Here at The Ten Thousand Things, we’re interested in the intersection of Buddhist scholarship and practice. “Ask a Scholar” is a new section of this blog in which we encourage readers to send us their questions about Buddhist history, philosophy, ethics, and more. Then we invite a qualified scholar to respond. Think of it as … Continue reading Is Buddhism in the West Cultural Appropriation?
By Rev. Blayne Higa I’m not ok. I’m not ok I had to close the doors of the temple to protect my Sangha. I’m not ok I can’t give a hug to someone grieving the loss of their loved one. I’m not ok because I feel like I’m not doing enough. I’m not ok the … Continue reading “I’m Not Ok and That’s Ok”: A Shin Buddhist Minister Reflects on Covid-19
by Ann Gleig In March 2018, “Buddhist Project Sunshine,” an innocuously titled GoFundMe page, illustrated with a bright orange sunshine over a green fertile valley began circulating on the Internet. The accompanying description of the project, however, was far from innocent. It declared that Buddhist Project Sunshine (BPS) had been launched to bring light and … Continue reading Sexual Violations in American Buddhism: Interpretive Frameworks and Generative Responses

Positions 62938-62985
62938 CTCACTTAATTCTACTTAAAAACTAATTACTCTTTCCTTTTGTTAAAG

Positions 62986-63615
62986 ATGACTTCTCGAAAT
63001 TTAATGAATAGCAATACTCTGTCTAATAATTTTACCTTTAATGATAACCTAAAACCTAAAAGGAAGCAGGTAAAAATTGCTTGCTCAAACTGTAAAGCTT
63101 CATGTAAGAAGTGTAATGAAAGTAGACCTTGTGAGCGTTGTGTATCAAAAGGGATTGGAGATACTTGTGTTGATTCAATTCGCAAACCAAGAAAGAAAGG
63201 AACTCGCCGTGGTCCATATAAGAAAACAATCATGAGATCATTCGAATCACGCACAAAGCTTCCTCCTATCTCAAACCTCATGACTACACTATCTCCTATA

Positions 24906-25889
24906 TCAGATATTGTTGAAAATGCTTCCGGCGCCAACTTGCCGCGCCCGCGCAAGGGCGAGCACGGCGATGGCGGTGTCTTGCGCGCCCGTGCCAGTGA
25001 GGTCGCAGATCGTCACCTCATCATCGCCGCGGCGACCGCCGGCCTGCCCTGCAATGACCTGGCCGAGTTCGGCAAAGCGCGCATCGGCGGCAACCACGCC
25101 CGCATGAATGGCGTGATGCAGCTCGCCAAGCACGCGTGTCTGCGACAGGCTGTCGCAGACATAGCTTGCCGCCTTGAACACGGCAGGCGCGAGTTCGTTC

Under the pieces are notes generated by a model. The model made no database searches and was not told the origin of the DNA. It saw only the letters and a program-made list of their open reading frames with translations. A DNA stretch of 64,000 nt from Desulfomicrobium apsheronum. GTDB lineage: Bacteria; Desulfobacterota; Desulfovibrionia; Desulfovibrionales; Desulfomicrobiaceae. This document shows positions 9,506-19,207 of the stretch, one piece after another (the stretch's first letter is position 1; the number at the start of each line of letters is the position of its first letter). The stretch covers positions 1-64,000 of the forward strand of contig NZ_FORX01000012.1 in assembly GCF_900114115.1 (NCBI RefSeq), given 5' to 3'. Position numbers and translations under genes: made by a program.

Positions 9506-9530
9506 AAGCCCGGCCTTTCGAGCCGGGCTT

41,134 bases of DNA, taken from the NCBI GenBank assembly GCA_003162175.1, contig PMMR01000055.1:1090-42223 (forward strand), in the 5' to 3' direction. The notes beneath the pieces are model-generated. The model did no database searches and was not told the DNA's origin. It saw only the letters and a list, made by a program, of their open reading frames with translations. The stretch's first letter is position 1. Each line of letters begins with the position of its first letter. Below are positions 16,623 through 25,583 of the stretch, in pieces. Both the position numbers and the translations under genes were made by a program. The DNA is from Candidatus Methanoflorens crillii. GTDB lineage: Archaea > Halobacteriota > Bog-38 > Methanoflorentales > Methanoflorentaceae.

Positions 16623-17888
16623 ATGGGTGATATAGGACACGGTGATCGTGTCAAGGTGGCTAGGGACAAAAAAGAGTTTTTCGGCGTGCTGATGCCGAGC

By Ray Buckner It’s an odd experience to find peace and belonging at an academic conference, but that was my experience at this year’s Annual Meeting of the American Academy of Religion in San Diego, CA. Taking up questions of power, disability, transness, and race in American Buddhism, the AAR Annual Meeting existed as a … Continue reading Whose Gender Belongs in Buddhism?
During my first semester in community college, someone gave me the good advice that I should buy a dictionary. I was going to be doing a lot of reading, and it was good practice to write down words you didn’t understand and just look them up in the dictionary. Several decades later, an academic colleague … Continue reading On Buddhist Praxis
At first glance, the link between Buddhist practice and the academic study of Buddhism is a tenuous one. Sometimes I see them as estranged cousins—clearly in the same family, but not acknowledging each other at reunions. When they do gather in the same room, Buddhist practice is usually huddled at its own table, picking at … Continue reading Welcome to The Ten Thousand Things